Zuhara Bagem, a Rohingya asylum-seeker who arrived with his family in Indonesia’s Aceh province at the end of November, was relieved when the boat was allowed to land at Bireuen beach.
“If he had stayed on that boat for another one or two days, my children would probably have died. We had not eaten anything for ten days,” Zuhara told DW.
After disembarking, many asylum-seekers lay exhausted on the beach or sat with relief to again be on dry land.
Over the past few weeks, many boats overloaded with Rohingya people have been arriving off the coast of Indonesia’s westernmost Aceh province on Sumatra island. While some of the boats have managed to land safely on the shore, many others were rejected.
The Rohingya are a Muslim ethnic minority who were mainly based in Myanmar’s Rakhine province before hundreds of thousands fled military persecution in 2017 to neighboring Bangladesh. Most are accommodated in the sprawling refugee camps at Cox’s Bazaar on Bangladesh’s southeastern coast.
However, due to dangerous and squalid living conditions at Cox’s Bazaar, many Rohingya have fled again by sea to nearby Muslim-majority countries such as Malaysia and Indonesia.
The asylum-seekers risk an 1,800-kilometer (1,120-mile) sea voyage to Aceh province, and locals have reported boats trying to land in remote districts like Bireuen, Sabang, Pidie and Aceh Besar.
Many of Aceh’s residents tried to ward off the boats after giving them little food and water.
Earlier this week, the UN refugee agency (UNHCR) said that an estimated 400 Rohingya Muslims are believed to be aboard two damaged boats adrift without food or water in the Andaman Sea, according to reports in The Associated Press. The UN warned these people face death if nothing is done to provide them with supplies or organize a rescue.
Welcome for Rohingya wearing thin in Aceh
Although many Aceh residents initially accepted the Rohingya people, the onslaught of arrivals has increased tensions in the poor, remote province.
Some boats are repeatedly pushed back to sea, before finally being allowed to land after multiple attempts, according to local DW reporters.
Although the residents of Aceh share the same Islamic religious background, locals are concerned about the large number of arrivals.
Mauliadi, a villager in Bireuen, told DW that he hopes the Rohingya will go “back to their own country.”
“I do not want them to move to other parts of Aceh. We hope that the local and central government can guard the sea, so that the Rohingya are not left unescorted,” he said.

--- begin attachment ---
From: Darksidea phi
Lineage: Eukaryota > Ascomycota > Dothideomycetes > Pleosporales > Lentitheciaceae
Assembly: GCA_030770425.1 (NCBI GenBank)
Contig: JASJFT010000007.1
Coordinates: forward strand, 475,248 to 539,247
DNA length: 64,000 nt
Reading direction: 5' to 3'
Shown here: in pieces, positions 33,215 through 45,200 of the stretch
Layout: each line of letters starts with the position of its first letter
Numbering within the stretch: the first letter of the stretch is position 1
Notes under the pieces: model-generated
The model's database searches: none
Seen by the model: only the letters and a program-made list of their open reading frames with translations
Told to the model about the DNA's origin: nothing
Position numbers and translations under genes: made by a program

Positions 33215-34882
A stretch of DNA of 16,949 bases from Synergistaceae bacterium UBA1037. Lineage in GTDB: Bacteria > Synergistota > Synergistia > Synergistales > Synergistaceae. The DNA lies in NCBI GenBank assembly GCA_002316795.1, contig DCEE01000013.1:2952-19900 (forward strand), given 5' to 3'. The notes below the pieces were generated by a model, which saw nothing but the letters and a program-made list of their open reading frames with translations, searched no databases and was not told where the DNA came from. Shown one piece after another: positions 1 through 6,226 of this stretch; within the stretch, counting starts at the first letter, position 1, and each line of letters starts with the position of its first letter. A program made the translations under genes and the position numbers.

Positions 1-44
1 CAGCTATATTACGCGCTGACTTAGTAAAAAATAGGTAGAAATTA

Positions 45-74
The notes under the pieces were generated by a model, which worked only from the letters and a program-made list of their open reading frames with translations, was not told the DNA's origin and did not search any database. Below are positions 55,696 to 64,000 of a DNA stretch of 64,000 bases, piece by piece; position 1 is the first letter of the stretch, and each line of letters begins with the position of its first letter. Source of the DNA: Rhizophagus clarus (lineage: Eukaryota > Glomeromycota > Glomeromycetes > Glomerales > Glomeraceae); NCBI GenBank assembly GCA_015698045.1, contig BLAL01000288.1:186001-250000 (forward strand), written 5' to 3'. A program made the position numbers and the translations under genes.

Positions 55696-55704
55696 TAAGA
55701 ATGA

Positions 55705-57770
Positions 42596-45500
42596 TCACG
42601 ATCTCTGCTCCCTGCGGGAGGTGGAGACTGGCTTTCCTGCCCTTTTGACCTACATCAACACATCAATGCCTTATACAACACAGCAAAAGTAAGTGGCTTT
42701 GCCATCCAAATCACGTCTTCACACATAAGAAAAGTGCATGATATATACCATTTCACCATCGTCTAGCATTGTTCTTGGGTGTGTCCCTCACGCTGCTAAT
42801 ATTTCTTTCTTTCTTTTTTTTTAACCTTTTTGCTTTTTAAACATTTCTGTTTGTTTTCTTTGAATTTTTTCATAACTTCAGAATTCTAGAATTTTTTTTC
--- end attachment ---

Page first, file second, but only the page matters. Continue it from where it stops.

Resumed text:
Most Rohingya do not have citizenship status in any country, making attempts at “repatriation”a convoluted and complicated process.
Local resident and member of the Aceh’s local government, Iskandar Usman Alfarlaky, said that tensions between locals and the asylum-seekers have only risen recently.
“When the Rohingya first came to Aceh, there was no resistance from the locals. In fact, the people of Aceh accommodated them with shelter, provided food, drink, and all other necessities,” he told DW.
“However, recently an increasing number of Rohingya have entered Aceh,” he added.
“In previous cases, many Rohingya left the designated camps and ran away. Locals also reported negative behaviors, which collided with their social and environmental norms. This is a problem. It then triggers resistance from residents,” Alfarlaky said.
Resources running out
According to Indonesian government data, there are currently 1,487 Rohingya asylum-seekers registered in Indonesia. The number is expected to increase as more continue to arrive.
At present, Rohingya arrivals are placed in temporary shelters in Aceh and Medan in North Sumatra province and Pekanbaru in Riau province.
These shelters, however, are well over capacity. Some of the migrants have already fled, with their whereabouts unknown.
Indonesia’s coordinating minister for political, legal and security affairs, Mahfud MD, told journalists this week that the government will find temporary shelters for the asylum-seekers.
He added that authorities will also coordinate with the coast guard to prevent more boats carrying Rohingya arrivals from entering Indonesian waters.
“What are you going to do with those who have already entered? We must use a humanitarian approach,” he said, adding the Indonesian government will continue coordinating with the UNHCR on the matter.
He admitted that current shelters and the local Aceh government are overwhelmed by the influx.
What will come next?
Munawaratul Makhya, a UNHCR field officer in Aceh, said it is common for Rohingya boats to arrive on Aceh’s shores in November and December.
“Indeed, the pattern is that it is always busy at the end of the year. There are many factors, especially the sea conditions,” Makhya told DW.
She said the UNHCR and the local government are providing the arrivals with first aid, food, water and temporary shelter.
However, Makhya admitted that the continuous influx is beginning to test the tolerance of locals towards the Rohingya, which she said is generally high.
“People in Aceh experienced a lengthy conflict. Then there was a tsunami. So, life as a refugee is not something strange for the people of Aceh.”
Local lawmaker Alfarlaky said he hopes that the central government will act immediately to deal with the situation before tensions rise further.
“Because of humanity, we [people of Aceh] are obliged to help. But the people here also have extremely limited capabilities to help, especially economically,” he said.
With additional reporting from Aceh province by Sharon Magriet Sumolang
Edited by: Wesley Rahn